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  • The Contributors

Kenneth Scheve is a professor of political science at Yale University. He also serves as the codirector of the Leitner Program in International and Comparative Political Economy and the director of graduate studies in the Department of Political Science. His research focuses on the mass politics of globalization and the determinants of income inequality and welfare state development. He can be reached atkenneth.scheve@yale.edu.

David Stasavage is an associate professor of politics at New York University. His current research focuses on the determinants of income inequality and the political economy of progressive taxation He is also currently completing a book manuscript on the rise of political representation and the development of public credit in Europe between 1250 and 1750. He can be reached atdavid.stasavage@nyu.edu.

Ernesto Calvo is an associate professor of political science at the University of Houston. He is the author of numerous articles on elections, electoral reforms, and clientelism. He can be reached atecalvo@uh.edu.

Dennie Oude Nijhuis is a doctoral candidate and lecturer in the history department of Leiden University. He is currently working on a number of research topics: the tradition of voluntarism in the United Kingdom, the failure of superannuation, the Dutch rejection of the Constitutional Treaty of the European Union in 2005, and the misuse of public welfare programs for labor-shedding purposes in the Netherlands during the 1970s and 1980s. He can be reached atd.m.oude-nijhuis@hum.leidenuniv.nl.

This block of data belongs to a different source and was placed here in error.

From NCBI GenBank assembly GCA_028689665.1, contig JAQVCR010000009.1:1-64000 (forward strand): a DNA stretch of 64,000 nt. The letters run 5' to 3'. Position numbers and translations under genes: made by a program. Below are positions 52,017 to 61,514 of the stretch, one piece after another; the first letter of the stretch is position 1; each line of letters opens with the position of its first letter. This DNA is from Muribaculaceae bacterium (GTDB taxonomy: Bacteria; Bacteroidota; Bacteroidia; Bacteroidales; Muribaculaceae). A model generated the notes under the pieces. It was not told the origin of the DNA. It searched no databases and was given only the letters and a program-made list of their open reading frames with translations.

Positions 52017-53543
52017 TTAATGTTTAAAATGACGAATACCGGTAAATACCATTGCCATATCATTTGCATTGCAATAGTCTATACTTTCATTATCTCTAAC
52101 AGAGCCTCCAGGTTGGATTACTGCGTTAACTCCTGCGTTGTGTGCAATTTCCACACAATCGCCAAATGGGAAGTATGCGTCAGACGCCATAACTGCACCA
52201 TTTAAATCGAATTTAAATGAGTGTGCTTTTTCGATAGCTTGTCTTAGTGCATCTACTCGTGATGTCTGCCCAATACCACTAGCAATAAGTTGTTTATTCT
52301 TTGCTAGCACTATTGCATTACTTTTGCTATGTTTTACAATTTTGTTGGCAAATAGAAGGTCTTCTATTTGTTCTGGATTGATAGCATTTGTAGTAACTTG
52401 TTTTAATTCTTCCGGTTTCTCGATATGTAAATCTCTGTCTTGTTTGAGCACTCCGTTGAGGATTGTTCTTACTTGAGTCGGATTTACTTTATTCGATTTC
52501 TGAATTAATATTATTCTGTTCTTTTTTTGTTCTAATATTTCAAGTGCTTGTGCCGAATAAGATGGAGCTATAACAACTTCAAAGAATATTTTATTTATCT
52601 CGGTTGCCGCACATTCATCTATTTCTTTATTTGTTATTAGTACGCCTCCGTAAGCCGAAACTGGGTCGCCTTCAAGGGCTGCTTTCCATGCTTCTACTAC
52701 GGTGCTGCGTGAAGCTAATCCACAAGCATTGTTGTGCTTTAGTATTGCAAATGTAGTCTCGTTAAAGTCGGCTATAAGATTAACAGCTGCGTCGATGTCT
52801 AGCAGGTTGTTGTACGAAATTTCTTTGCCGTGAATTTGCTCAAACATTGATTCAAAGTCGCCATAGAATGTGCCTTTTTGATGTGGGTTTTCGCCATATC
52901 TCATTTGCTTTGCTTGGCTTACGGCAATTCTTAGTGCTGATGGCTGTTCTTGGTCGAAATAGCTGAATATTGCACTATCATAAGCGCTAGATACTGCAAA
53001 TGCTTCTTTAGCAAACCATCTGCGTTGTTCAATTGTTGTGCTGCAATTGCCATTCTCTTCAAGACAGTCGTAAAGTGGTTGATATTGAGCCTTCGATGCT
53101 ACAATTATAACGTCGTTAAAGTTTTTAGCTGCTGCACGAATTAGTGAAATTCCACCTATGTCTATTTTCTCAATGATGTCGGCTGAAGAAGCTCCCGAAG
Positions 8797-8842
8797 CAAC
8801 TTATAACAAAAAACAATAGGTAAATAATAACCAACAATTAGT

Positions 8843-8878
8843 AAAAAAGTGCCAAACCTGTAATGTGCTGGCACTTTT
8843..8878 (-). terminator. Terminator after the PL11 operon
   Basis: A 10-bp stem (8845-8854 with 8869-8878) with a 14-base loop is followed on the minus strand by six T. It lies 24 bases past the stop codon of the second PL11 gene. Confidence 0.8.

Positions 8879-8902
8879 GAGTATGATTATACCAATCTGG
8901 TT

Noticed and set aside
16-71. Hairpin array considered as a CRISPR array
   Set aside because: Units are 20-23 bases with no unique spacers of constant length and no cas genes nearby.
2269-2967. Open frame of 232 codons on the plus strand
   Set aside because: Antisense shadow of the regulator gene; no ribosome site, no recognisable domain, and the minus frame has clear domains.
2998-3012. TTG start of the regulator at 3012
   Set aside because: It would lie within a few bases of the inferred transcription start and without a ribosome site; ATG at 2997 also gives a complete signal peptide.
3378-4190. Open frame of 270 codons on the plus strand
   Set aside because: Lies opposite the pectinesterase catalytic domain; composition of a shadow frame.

Daniel H. Nexon is an assistant professor in the Department of Government and the School of Foreign Service at Georgetown University. He is the author of The Struggle for Power in Early Modern Europe: Religious Conflict, Dynastic Empires, and International Change (2009). He can be reached atdhn2@georgetown.edu.

Emilie M. Hafner-Burton is an assistant professor of politics at the Woodrow Wilson School of Public and International Affairs, Princeton University. She is the author of Forced to Be Good: Why Trade Agreements Boost Human Rights (2009). She can be reached atehafner@princeton.edu.

James Ron is an associate professor at the Norman Paterson School of International Affairs, Carleton University. He is author of Frontiers and Ghettos: State Violence in Serbia and Israel (2003). He can be reached atjron@connect.carleton.ca. [End Page ii]

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Additional Information

ISSN
1086-3338
Print ISSN
0043-8871
Pages
p. ii
Launched on MUSE
2009-04-11
Open Access
No
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